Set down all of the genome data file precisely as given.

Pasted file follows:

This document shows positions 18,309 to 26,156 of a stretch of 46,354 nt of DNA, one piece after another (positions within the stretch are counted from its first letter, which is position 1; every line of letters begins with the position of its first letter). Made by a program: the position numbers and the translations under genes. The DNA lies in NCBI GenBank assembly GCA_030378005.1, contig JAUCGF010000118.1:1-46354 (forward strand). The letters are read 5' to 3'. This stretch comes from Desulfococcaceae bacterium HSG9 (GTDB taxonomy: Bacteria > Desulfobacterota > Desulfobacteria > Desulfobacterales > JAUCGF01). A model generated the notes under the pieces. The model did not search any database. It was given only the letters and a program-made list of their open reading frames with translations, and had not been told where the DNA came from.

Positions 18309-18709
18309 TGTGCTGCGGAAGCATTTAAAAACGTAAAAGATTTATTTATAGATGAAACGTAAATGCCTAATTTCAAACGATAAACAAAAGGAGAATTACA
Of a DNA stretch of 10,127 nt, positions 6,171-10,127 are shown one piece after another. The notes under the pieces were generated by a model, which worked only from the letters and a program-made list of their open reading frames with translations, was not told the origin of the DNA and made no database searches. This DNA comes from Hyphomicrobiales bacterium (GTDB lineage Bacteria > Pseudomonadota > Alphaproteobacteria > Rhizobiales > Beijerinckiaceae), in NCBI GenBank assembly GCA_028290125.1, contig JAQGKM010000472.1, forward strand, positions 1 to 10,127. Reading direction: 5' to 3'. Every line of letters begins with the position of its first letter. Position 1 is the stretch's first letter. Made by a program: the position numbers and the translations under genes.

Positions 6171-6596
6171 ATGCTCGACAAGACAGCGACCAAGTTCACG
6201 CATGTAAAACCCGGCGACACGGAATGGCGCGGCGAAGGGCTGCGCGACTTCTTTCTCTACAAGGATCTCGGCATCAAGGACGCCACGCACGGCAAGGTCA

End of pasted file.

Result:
This document shows positions 18,309 to 26,156 of a stretch of 46,354 nt of DNA, one piece after another (positions within the stretch are counted from its first letter, which is position 1; every line of letters begins with the position of its first letter). Made by a program: the position numbers and the translations under genes. The DNA lies in NCBI GenBank assembly GCA_030378005.1, contig JAUCGF010000118.1:1-46354 (forward strand). The letters are read 5' to 3'. This stretch comes from Desulfococcaceae bacterium HSG9 (GTDB taxonomy: Bacteria > Desulfobacterota > Desulfobacteria > Desulfobacterales > JAUCGF01). A model generated the notes under the pieces. The model did not search any database. It was given only the letters and a program-made list of their open reading frames with translations, and had not been told where the DNA came from.

Positions 18309-18709
18309 TGTGCTGCGGAAGCATTTAAAAACGTAAAAGATTTATTTATAGATGAAACGTAAATGCCTAATTTCAAACGATAAACAAAAGGAGAATTACA
Of a DNA stretch of 10,127 nt, positions 6,171-10,127 are shown one piece after another. The notes under the pieces were generated by a model, which worked only from the letters and a program-made list of their open reading frames with translations, was not told the origin of the DNA and made no database searches. This DNA comes from Hyphomicrobiales bacterium (GTDB lineage Bacteria > Pseudomonadota > Alphaproteobacteria > Rhizobiales > Beijerinckiaceae), in NCBI GenBank assembly GCA_028290125.1, contig JAQGKM010000472.1, forward strand, positions 1 to 10,127. Reading direction: 5' to 3'. Every line of letters begins with the position of its first letter. Position 1 is the stretch's first letter. Made by a program: the position numbers and the translations under genes.

Positions 6171-6596
6171 ATGCTCGACAAGACAGCGACCAAGTTCACG
6201 CATGTAAAACCCGGCGACACGGAATGGCGCGGCGAAGGGCTGCGCGACTTCTTTCTCTACAAGGATCTCGGCATCAAGGACGCCACGCACGGCAAGGTCA